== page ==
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Pack Your Lunch Day: In 1935 Mickey Mouse Became The First Licensed Lunchbox Character

National Pack Your Lunch Day

National Pack Your Lunch Day is observed by many people across the country on March 10th of each year.   It is a day to pack your own lunch and take it with you to work, school, on a picnic, to your friend’s house or wherever you are spending the day and enjoy what you have made and packed yourself.

Packing your lunch has benefits you may not expect.  It can help you make healthier meal choices.  Instead of choosing fast food or something from the vending machine at work, you have a chance to plan ahead to add a fruit or vegetable that might not be available on those other menus.
People have been bringing their lunch to work with them forever. There has always been a need to take time out of the day to recharge energy with a bite to eat. Through the years this has changed in appearance as convenience has given way to planning and preparation. It is known that those quick options are not very healthy. Making the choice to eat out at lunchtime (as well as other times too!) has helped to add to the waist size of adults and children. Pack Your Lunch Day helps to remind us of the many advantages of making your own lunch.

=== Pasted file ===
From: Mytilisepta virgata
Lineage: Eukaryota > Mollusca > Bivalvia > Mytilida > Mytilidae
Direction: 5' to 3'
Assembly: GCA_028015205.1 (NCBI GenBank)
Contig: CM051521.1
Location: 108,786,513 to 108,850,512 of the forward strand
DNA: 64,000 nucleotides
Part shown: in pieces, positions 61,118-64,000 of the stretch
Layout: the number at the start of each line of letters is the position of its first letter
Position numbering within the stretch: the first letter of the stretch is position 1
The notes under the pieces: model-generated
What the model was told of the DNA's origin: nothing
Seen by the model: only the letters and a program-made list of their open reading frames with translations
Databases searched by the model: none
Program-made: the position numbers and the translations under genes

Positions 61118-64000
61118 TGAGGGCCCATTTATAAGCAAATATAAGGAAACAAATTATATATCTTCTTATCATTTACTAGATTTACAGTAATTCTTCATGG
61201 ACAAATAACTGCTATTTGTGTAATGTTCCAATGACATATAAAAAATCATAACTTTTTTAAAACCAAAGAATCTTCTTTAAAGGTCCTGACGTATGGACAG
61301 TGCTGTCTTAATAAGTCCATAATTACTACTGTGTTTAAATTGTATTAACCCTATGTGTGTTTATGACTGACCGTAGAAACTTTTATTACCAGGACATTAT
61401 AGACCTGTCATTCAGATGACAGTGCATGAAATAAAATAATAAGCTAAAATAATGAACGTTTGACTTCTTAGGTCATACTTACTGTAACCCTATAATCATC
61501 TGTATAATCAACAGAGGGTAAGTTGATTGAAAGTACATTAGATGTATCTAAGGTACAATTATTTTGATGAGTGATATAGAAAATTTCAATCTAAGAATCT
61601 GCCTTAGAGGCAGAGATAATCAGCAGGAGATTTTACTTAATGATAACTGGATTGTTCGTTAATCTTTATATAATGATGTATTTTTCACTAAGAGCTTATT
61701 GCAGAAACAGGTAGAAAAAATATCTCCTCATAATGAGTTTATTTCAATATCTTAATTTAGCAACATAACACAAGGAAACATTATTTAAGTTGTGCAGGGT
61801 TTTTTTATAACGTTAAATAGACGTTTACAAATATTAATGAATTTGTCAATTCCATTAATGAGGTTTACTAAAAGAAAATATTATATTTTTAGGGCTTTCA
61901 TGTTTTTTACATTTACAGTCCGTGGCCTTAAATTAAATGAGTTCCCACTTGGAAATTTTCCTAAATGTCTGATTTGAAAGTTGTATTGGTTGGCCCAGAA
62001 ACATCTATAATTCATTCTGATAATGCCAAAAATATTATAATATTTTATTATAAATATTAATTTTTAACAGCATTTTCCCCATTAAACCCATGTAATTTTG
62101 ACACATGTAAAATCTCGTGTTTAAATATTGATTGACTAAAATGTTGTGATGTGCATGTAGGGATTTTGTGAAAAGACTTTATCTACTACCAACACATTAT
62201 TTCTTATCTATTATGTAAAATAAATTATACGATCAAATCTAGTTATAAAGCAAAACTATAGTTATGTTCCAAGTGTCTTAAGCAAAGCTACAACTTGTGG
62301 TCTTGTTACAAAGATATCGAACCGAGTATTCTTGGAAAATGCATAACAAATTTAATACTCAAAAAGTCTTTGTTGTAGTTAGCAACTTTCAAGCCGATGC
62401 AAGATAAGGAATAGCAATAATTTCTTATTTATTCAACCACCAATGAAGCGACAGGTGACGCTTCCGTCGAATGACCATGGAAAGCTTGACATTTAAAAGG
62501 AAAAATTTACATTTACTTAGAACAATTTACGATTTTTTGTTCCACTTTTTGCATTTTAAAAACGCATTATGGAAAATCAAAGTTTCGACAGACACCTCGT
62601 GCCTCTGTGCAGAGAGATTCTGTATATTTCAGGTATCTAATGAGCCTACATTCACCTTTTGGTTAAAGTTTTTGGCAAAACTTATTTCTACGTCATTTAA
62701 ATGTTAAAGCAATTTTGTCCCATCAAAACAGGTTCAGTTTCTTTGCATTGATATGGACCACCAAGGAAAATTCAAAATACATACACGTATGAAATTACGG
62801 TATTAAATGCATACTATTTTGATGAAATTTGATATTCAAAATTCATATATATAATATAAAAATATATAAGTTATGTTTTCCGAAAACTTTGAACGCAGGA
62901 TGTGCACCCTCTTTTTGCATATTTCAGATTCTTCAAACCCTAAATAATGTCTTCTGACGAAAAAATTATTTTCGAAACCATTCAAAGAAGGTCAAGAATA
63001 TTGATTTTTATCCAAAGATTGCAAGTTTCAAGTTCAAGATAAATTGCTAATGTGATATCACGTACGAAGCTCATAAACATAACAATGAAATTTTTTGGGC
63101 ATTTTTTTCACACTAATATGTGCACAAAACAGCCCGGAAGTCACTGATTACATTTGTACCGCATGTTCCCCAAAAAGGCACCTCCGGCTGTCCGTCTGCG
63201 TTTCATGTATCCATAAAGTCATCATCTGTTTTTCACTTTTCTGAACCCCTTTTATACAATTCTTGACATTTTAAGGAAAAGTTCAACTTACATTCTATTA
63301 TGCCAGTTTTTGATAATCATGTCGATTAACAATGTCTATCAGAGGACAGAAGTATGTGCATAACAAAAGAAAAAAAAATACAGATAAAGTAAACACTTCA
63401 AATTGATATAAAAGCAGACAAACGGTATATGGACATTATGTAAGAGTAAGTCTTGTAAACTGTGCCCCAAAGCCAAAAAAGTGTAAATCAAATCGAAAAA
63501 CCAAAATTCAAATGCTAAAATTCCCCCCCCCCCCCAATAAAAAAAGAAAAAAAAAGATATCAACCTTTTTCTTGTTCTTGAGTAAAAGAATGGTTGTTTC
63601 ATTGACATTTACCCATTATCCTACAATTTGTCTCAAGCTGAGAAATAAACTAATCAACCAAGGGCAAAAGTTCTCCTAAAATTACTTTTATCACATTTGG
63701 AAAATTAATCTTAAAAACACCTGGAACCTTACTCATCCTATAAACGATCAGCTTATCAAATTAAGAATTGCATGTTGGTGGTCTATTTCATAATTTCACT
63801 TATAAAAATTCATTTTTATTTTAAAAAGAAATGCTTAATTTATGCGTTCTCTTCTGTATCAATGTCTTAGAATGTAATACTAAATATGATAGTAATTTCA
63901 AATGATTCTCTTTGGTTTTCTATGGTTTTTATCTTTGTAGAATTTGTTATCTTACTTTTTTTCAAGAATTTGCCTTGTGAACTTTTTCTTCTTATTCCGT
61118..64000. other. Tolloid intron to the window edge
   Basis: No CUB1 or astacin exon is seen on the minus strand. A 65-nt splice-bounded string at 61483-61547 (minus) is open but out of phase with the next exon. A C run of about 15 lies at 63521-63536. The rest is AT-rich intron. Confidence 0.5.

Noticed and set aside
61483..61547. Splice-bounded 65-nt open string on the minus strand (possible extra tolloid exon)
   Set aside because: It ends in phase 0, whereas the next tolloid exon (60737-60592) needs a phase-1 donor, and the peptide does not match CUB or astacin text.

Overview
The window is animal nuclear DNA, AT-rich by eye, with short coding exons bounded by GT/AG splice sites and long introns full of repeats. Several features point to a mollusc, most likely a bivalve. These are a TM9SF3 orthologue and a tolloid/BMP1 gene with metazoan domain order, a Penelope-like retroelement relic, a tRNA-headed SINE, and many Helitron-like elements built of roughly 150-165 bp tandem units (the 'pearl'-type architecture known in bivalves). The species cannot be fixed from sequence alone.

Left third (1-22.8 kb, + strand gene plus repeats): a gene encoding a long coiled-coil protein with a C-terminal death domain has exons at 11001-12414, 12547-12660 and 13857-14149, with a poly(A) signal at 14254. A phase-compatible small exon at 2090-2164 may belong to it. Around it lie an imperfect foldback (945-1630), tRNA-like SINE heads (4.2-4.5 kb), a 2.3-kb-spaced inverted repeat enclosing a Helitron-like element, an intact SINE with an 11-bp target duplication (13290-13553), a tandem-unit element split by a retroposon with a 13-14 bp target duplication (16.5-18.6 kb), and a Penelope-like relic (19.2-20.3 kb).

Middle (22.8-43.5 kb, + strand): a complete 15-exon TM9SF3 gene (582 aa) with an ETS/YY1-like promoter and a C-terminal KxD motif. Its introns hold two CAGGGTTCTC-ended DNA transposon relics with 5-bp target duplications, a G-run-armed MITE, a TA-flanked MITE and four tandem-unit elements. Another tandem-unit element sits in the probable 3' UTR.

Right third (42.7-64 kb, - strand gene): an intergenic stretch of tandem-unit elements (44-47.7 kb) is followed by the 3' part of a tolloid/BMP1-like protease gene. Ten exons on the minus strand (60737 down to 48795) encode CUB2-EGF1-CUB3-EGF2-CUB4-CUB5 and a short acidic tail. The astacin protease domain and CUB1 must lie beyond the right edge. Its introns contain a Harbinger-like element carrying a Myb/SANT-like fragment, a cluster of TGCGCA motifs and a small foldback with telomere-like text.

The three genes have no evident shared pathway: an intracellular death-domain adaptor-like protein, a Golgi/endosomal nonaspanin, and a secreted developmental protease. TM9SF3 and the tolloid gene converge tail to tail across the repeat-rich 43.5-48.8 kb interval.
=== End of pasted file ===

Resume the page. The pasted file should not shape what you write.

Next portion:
By packing your lunch, you also save money.  Depending on the menu item, you can save several dollars by packing a lunch instead of ordering off a take-out menu.

  • Mickey Mouse was the first licensed character to appear on a lunchbox in 1935. In the 1900s, the tin box was appropriated by early-adopter kids wanting to emulate their dads. The first commercial version starred Mickey Mouse.
  • lunchbox

    The 1950 Hopalong Cassidy lunchbox was the first lunchbox based on a television show. In the 1950s through the 1970s, decorating lunch boxes with pop-culture idols became a marketing staple: a child might be enamoured by Hopalong Cassidy one year and the Lone Ranger the next, so they’d want to update accordingly.

  • The concept of bringing a meal to work dates back to the mid-1800s. The historical facts about lunch reveal that farmers and industrial workers, who couldn’t come home at noon, stuffed food, such as hard-boiled eggs, veggies, meat, poe and coffee, into old cleaned-out tobacco tins or sturdy dinner pails.
  • In the 1960s-1980s, the metal lunch box was abandoned in favour of vinyl-covered and plastic boxes that were cheaper to make. The Barbie line was one of the most successful of the bunch.
  • In the 1990s and 2000s, the soft insulated polyester lunch bag took over the market and remains the lunch container du jour.